I really didn’t fully understand the reasoning behind all of the restrictions. I didn’t even realize I had just been in the hospital for two weeks; I literally didn’t remember. So much of my brain just wasn’t working right and my thought processes were misconstrued. And, from not being able to go outside during my hospitalization and exercise, I was very weak.

I knew I had to trust my family and friends, but there was so much I just didn’t understand. I really didn’t understand what was happening and why. I felt like I was being tortured in every possible way and ultimately being kept from my children and away from society. I was still paranoid and felt like people were following me and my family. There was even a day I thought I couldn’t take it anymore and even tried to jump out of my husband’s truck. But, the good news is I got through that day and I’m here to FINISH this story!

Continued Treatment

As part of my rehabilitation, I attended an intensive outpatient program for a couple weeks, which involved three hours of group therapy daily. Want to know what that was like? Since I was still out of touch with reality, it was like being in group therapy with my entire family! Each person in the room reminded me of someone, either a friend or family member, and that is who I thought it was. I did not like it.

After graduating from the intensive outpatient program, I was then referred to a psychologist and a psychiatrist. I continue to see both doctors to this day. Regular appointments with my psychiatrist assisted to keep my medications managed. At one point my husband thought I was back tracking and it was suggested that he literally hand my medications to me and watch me swallow them. Here I am, a nurse, fully capable of managing medications but my husband stood over me twice a day making sure I swallow my medications! I felt like a child. But eventually, I was able to take my medications without my husband standing over me.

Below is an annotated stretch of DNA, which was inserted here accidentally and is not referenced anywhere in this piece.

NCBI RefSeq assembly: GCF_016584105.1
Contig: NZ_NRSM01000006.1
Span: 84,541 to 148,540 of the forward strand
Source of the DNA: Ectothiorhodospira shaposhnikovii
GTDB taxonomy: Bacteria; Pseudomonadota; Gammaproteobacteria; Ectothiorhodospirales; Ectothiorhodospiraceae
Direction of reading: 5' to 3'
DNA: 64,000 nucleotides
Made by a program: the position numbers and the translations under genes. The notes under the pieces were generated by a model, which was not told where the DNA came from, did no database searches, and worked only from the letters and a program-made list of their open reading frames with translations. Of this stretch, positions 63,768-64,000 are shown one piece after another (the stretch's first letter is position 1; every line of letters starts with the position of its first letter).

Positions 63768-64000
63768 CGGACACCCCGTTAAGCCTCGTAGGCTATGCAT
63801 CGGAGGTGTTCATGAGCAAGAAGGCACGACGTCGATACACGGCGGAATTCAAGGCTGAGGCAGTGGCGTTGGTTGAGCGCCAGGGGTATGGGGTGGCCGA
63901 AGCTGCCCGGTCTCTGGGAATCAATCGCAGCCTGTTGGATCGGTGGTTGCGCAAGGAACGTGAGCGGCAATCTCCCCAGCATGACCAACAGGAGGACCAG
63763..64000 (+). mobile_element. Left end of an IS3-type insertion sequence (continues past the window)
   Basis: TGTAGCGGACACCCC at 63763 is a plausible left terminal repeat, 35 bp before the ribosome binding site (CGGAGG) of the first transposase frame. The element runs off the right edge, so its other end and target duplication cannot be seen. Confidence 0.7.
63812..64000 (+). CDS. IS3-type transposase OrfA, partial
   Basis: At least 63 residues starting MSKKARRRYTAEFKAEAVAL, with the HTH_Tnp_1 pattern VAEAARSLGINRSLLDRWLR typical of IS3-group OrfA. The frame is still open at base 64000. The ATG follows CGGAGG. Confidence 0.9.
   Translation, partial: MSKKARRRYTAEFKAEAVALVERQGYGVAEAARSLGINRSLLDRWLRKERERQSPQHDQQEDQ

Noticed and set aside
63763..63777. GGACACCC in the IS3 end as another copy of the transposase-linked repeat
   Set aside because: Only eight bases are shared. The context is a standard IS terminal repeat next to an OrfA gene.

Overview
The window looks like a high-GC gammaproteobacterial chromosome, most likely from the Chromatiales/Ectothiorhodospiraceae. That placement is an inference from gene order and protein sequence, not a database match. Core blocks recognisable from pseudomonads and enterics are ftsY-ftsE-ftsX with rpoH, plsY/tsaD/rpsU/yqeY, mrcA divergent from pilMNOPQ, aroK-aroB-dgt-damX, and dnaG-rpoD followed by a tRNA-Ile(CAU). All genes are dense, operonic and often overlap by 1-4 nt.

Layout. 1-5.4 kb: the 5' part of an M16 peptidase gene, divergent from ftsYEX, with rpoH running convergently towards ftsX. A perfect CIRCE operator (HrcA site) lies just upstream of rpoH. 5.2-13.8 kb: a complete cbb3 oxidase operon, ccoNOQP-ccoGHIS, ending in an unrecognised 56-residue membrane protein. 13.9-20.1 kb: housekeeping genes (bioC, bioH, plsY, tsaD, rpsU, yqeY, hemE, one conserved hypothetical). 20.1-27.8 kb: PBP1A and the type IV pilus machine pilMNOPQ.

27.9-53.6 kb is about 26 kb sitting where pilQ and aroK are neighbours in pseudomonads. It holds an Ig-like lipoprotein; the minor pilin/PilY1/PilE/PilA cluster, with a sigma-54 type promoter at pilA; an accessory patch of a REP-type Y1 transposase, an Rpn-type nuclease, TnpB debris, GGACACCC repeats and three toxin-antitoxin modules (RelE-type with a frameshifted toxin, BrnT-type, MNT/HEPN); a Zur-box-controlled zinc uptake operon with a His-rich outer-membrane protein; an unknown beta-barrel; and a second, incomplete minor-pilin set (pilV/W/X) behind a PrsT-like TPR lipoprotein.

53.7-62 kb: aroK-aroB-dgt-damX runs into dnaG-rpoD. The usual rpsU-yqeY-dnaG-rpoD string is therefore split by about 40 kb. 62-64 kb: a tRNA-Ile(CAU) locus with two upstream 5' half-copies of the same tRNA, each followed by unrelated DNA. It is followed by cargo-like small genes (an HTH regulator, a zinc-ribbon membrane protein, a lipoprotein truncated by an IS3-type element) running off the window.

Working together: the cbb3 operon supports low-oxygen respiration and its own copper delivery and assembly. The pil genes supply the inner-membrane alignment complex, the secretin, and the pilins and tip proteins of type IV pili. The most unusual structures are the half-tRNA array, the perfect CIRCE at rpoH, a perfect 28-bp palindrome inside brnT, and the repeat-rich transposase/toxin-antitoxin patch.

Gradually, restrictions were lifted. First, I was able to drive but not with the kids in the car. That felt so good just to be able to get out by myself without a babysitter! I probably just went to Target and got a Chai tea Latte at Starbucks. Talk about freedom!

Eventually I was able to take care of my two children as well as drive with them in the car. My psychiatrist was impressed with how quickly I recovered and took back my mothering responsibilities. But at the same time, I was pretty anxious and scared.